What a load of horseshit. This proves absolutely nothing and SHAME ON VANITY FAIR FOR PUBLISHING THIS LOAD OF NONSENSE. I have copied and pasted the entire Vanity Fair article (go ahead an click that link if you think I'm being less than honest or leaving things out) and have highlighted and numbered the things with which I take issue. Here it is. Go ahead, read it.
It started out simple, as these things often do. A short scene in Wild, in which Cheryl Strayed (Reese Witherspoon) encounters a reporter who says he is from something called the Hobo Times, had grabbed my interest. Did the article ever appear in the publication? What is the Hobo Times even? Is there a playful, alternate version of Strayed’s tale potentially hidden in the weathered pages of an old magazine?
I first came to Strayed’s story in her memoir Wild, published in 2012. Having lost my father to cancer when I was 23, the story of Strayed’s hike along the Pacific Crest Trail, in the wake of her own mother’s death, moved me. Many of the toughest parts of Strayed’s book are part of Wild on-screen, but I was tickled to see that the unexpected, sweet exchange with the Hobo Times reporter made the cut in the film as well. I had to know if this colorful character was even aware that he'd made it to the page and screen, and I wanted to re-unite him with the woman he met on that California highway 20 years ago.
In both the film and the book, the reporter wrote down Strayed’s first and last name, snapped a photo of her (1), gave her a hobo care package containing beer, an individually packaged cigarette, canned beans, and various other items, and told her to “look for his piece . . . in the fall issue of the Hobo Times (2).” In the book, Strayed called the man Jimmy Carter; in reality, she told me, he said his name was Jerry Brown—she maintained the spirit of the original California politician by swapping it with that of a nationally known one. She looked for him, along with the issue of the Hobo Times in which she might have appeared, while writing Wild, but had no luck at the time. “I sort of assumed that he never wrote the piece,” said Strayed. “Because I kept having to say, ‘I’m not really a hobo,’ I think he believed me that I was hiking the P.C.T. (3)"
A copy of the Hobo Times is not exactly easy to find. The magazine—known as “America’s Journal of Wanderlust”—was published about six times a year from 1987 through early 2000, as a supplement with a membership to the National Hobo Association. It has almost no online presence, save a few personal blogs from affiliated N.H.A. members. With the help of several libraries, eBay, and the Hobo Museum, I found nearly every edition from 1995 and 1996—none of them mentioning Strayed or Jerry Brown (4).
Many of the Hobo Times writers penned articles under pseudonyms (some examples: ‘No Bail’ John, Guitar Whitey, Fatcar Frank, Connecticut Shorty)—better known as “road names,” “road flags,” or “road monikers”—which meant Jerry Brown could’ve been the reporter’s real name, road name, or a spur-of-the-moment improvisation. Lucky for me, the founder of the N.H.A. and director of the Hobo Times used his real name, and Bobb Hopkins turned out to be the easiest person to locate in the process—he’s a film actor, writer, director, and producer credited on IMDB and has a production company called Super Chief Films.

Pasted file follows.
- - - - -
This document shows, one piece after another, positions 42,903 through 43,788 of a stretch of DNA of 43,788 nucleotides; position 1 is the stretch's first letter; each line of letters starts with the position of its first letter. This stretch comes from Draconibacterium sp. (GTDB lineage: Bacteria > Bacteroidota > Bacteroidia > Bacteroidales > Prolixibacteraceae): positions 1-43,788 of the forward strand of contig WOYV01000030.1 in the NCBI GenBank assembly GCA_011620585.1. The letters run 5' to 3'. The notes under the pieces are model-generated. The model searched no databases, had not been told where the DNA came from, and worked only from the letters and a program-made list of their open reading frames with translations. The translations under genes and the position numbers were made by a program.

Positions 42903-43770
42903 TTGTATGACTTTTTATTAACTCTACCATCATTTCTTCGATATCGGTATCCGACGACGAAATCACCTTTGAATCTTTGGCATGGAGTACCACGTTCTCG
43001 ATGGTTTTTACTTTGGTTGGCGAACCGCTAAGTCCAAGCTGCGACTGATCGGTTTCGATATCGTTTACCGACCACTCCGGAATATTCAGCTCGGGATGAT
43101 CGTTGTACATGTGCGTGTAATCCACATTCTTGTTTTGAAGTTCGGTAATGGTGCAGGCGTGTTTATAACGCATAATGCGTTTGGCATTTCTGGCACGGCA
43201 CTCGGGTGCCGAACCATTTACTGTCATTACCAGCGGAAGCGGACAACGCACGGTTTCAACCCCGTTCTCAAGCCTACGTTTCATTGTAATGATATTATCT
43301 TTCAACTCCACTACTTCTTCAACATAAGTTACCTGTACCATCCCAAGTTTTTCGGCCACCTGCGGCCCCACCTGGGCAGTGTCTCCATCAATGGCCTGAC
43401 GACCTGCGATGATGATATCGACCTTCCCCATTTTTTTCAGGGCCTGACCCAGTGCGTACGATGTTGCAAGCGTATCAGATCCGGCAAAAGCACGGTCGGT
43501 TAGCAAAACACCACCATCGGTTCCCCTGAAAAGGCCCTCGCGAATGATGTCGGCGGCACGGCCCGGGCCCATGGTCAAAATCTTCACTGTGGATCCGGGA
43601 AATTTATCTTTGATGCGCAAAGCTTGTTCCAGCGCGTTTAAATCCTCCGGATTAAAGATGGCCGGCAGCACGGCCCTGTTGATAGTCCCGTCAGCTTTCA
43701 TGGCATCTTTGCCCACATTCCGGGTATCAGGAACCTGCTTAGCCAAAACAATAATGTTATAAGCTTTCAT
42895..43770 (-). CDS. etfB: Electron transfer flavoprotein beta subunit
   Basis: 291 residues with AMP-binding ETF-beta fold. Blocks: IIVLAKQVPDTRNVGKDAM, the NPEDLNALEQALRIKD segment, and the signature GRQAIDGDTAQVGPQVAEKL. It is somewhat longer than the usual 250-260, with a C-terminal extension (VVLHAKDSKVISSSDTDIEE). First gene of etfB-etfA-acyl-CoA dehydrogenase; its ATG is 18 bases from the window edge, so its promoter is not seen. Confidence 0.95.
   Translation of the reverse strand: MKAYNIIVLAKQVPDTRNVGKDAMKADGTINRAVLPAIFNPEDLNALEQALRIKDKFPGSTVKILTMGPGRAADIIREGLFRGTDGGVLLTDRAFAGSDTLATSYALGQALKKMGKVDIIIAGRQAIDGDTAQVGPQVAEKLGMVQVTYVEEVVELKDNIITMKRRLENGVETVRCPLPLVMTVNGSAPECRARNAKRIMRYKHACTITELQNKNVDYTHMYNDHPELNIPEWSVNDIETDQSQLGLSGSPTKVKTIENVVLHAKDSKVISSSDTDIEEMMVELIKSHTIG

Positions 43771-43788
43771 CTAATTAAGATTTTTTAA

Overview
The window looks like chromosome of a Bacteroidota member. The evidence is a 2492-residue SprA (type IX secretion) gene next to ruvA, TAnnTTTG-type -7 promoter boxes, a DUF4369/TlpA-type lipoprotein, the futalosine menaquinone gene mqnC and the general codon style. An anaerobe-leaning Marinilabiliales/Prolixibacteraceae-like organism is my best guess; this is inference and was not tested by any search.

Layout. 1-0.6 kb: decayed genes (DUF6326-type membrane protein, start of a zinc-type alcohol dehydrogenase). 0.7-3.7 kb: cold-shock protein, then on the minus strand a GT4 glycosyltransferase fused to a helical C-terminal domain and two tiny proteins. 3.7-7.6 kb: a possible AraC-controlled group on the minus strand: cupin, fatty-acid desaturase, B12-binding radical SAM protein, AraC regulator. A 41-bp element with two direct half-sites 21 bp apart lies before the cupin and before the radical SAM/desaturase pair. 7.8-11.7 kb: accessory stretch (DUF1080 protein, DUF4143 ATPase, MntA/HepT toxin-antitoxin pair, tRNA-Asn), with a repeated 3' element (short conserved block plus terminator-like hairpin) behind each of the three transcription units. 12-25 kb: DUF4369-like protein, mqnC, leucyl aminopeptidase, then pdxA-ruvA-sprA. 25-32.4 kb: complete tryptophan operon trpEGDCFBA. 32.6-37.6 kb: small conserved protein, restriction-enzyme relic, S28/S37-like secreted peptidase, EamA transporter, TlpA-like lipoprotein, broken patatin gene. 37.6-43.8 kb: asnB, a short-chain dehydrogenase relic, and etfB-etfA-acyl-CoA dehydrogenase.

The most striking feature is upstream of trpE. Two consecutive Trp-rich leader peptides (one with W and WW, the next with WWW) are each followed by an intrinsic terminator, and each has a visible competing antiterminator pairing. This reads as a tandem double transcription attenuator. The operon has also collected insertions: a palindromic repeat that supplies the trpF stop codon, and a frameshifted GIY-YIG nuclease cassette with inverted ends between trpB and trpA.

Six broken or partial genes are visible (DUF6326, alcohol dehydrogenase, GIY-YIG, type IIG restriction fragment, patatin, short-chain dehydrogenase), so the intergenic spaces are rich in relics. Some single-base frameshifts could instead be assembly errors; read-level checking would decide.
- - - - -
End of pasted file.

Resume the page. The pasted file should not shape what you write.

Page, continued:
When I spoke with Hopkins (road name “Santa Fe Bo”), I only knew the name that Strayed gave the writer in Wild, and Hopkins didn’t recall any Hobo Times writers called Jimmy Carter, or a story about a woman who fit Strayed’s description. (In the end, he found no record of a Jerry Brown, either.) (5) “I would remember a story like that—especially from a female out on a journey like that,” Hopkins said. “As founder of N.H.A., I was hands-on with every issue and don't recall that type of article.” When Hopkins located a copy of the elusive Fall 1995 edition, in which Strayed most likely would have appeared, he confirmed it: “No mention of ‘Jimmy Carter’ or a solo female hiker,” he e-mailed me. (6)
What Hopkins did remember was a car like the one described in Wild—a silver Chrysler LeBaron packed to the windows with newspapers, books, and clothes—that belonged to his brother-in-law, Bob “Itchy Foot” Stetson. “He owned a LeBaron—it wasn’t silver, it was like a cream color,” Hopkins explained. “And I remember when my niece first read the book she called and said, ‘Oh my God, Uncle Bobb, there’s a piece in here about the Hobo Times and that may be my dad.’ . . . He was a real character. He lived in California . . . he did travel around and he did pick up a lot of hitchhikers." (7)
Stetson passed away in 2010 at the age of 65 (8), but Hopkins’s aforementioned niece, Jennifer Fellows, was happy to fill in the blanks. An infant-well-being consultant and mother of three who will soon be relocating to her native California (she grew up in Woodland Hills), Fellows is certain that Strayed’s “Jimmy Carter” was her father. “I know it was my dad. It’s not even a question to me,” she said. (9) Back in 2012—when Strayed’s memoir was first released—her sister’s friend reached out, saying, “You’re never gonna believe this, there’s this book called Wild and your dad is in it!” Fellows and her siblings thought the description was spot on—she even posted an excerpt to Facebook at the time, which garnered a strong reaction from friends and family.